JavaOne Tokyo '05: Technical Keynote outlines strategies for Java ME, SE, and EE
Java SE Roadmaps, John Pampuch
John Pampuch, Director of Java SE Software engineering outlined some of his team's activities. Here are a few of his comments, summarized of course:
- Name simplification. The Java product names have been changing. The new names are simpler. In summary, Sun will remove the "2" from all names. J2SE will be Java SE, J2ME becomes Java ME, and J2EE will become Java EE.
- Community. All new APIs will go through the community process. The community will lead and drive Java features now and in the future.
- There have been more than 100,000,000 downloads of the J2SE 5.0.
- Looking for 5.1 release. Don't bother; it isn't going to happen. The next major release is 6.0, but there will be 5.0 updates
- The timeline for feature releases will be 18-24 months. Intermediate releases will be bug fix updates.
Some of his Mustang themes:
- compatibility, stability, quality
- diagnosibility, monitoring & mgmnt
- xml & web services
- ease of development
- the desktop. The desktop is critical to Java's success. Expect lots of GUI upgrades, lcd font support, a system tray api, and graphics pipeline boosts using OpenGL and DIrectX
One of the things I noticed is that the keynote slides mention that Sun still wants contributions from the community in the form of bug fixes and features. However, I think it's fair to say that features are frozen. That is, new features are not being introduced into Mustang at this time. Although I don't speak for Sun, my conversations with key engineers on the project seems to confirm this. If you have a new feature idea, don't be surprised if your contribution lies dormant until the next release, Dolphin.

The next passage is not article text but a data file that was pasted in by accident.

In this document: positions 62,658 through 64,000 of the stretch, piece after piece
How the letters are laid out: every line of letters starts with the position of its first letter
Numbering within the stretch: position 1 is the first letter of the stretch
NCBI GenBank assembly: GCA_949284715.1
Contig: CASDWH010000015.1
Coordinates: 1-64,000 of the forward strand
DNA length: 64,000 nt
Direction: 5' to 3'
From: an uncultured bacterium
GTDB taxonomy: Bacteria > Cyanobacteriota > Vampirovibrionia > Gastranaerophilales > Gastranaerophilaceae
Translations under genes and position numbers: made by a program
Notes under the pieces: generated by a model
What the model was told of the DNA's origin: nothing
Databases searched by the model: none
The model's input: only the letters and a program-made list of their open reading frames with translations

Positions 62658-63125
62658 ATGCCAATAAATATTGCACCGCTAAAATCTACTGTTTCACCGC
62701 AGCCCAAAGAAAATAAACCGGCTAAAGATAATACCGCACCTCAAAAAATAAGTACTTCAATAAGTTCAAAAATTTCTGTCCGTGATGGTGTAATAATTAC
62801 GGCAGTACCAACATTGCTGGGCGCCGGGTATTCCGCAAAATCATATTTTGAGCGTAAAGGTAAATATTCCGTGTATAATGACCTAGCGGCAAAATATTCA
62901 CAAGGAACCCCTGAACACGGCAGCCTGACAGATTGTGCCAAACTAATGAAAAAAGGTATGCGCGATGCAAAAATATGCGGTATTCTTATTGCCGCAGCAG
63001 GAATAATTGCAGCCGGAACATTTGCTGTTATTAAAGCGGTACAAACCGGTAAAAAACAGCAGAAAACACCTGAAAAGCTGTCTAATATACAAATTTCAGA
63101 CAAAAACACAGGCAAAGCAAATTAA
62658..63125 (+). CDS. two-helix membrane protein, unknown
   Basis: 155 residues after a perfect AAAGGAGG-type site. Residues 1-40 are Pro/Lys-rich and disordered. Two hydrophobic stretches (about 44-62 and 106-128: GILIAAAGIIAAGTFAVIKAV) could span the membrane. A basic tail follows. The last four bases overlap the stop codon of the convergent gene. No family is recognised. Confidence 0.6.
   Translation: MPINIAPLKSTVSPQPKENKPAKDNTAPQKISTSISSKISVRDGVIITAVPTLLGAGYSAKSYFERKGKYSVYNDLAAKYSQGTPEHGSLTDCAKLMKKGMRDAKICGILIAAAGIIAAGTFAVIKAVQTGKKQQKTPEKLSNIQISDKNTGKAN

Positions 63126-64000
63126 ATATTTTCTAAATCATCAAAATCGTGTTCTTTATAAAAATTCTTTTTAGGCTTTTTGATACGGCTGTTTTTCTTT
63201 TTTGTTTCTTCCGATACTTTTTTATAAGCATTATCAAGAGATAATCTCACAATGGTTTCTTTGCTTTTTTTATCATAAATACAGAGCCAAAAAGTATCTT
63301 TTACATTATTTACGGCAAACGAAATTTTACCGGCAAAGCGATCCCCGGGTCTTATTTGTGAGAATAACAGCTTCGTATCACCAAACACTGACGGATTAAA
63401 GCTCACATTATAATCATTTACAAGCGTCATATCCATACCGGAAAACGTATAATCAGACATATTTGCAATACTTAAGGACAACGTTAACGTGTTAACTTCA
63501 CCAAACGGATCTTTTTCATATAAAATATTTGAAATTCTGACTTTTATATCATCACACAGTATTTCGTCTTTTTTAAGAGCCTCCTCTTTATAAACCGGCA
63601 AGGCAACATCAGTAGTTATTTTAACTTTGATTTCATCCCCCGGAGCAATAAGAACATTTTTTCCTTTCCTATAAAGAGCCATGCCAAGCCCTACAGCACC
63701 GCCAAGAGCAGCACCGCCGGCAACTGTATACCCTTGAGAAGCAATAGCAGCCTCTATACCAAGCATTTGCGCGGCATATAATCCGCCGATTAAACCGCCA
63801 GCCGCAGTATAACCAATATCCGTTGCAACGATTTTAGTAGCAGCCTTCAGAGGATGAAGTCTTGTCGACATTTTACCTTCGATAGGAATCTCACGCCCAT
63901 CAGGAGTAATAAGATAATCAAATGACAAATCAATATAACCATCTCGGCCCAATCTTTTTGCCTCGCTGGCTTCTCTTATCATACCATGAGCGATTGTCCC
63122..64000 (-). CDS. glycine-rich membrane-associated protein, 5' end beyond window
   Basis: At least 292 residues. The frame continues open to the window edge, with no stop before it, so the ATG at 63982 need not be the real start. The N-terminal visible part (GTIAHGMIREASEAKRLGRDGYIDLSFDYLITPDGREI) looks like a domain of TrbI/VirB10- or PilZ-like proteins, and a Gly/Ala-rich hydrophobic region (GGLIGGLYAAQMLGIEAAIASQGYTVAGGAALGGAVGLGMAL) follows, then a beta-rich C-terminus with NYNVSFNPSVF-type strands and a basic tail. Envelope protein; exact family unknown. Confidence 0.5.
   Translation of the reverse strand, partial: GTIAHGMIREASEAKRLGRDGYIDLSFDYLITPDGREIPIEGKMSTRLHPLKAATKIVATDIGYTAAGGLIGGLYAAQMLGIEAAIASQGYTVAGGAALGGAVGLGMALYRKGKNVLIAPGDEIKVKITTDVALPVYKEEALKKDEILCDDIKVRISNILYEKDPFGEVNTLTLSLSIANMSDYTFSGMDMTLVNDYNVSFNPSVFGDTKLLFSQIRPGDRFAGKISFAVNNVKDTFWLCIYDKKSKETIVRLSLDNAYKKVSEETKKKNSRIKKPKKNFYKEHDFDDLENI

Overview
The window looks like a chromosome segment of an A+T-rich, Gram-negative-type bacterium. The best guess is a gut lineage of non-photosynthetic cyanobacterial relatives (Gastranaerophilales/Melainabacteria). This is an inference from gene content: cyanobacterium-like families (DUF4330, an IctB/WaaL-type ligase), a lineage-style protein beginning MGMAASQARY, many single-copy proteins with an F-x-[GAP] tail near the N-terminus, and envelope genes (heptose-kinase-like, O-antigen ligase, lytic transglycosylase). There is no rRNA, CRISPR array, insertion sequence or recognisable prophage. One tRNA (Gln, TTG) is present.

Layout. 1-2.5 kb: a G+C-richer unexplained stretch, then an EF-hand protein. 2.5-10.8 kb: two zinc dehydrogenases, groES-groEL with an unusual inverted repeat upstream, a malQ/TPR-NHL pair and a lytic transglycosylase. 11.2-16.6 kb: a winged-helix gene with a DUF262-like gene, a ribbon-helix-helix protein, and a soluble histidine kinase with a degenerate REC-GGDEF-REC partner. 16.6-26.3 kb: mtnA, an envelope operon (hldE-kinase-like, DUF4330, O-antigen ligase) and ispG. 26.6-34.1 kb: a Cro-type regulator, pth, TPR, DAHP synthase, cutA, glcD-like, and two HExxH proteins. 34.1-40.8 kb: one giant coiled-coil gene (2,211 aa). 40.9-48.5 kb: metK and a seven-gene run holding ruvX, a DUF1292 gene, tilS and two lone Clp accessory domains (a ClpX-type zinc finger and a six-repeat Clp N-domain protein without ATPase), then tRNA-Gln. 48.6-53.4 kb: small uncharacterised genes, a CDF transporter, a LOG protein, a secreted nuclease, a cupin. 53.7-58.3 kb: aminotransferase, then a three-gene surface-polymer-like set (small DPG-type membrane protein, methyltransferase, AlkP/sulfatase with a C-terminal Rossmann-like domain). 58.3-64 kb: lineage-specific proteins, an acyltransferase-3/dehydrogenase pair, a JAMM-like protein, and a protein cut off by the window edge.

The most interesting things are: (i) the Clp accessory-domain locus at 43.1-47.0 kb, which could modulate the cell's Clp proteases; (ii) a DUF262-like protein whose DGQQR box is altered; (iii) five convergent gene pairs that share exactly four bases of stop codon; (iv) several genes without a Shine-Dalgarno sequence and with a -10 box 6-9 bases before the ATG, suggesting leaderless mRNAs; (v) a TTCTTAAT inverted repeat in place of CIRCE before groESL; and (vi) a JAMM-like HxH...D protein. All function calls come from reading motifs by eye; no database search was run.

Speaking of Dolphin (Java SE 7), Mr. Pampuch said that the following features are under consideration:
- direct xml support
- friends for cross package refs
- method references
- JVM bytecodes for dynamic languages
- beanshell scripting language
- new io apis
Mark Hapner, J2EE development
Some of his comments:
- There's a big move towards Plain Old Java Objects (POJO) in Java EE.
- Annotations will be used extensively, and one of the biggest results is that deployment descriptors disappear.
- Java EE 5 has simplified web services support.
- EJB development is simplified
- There's a new persistence API.
You can expect this new Java EE 5 technology as a beta in Q4 2005. Finally, in Q1 2006 you can expect the final product.
Glassfish is an open source implementation of all Java EE standards. Mr. Hapner urged everyone to get involved. Start at the Glassfish Project Homepage.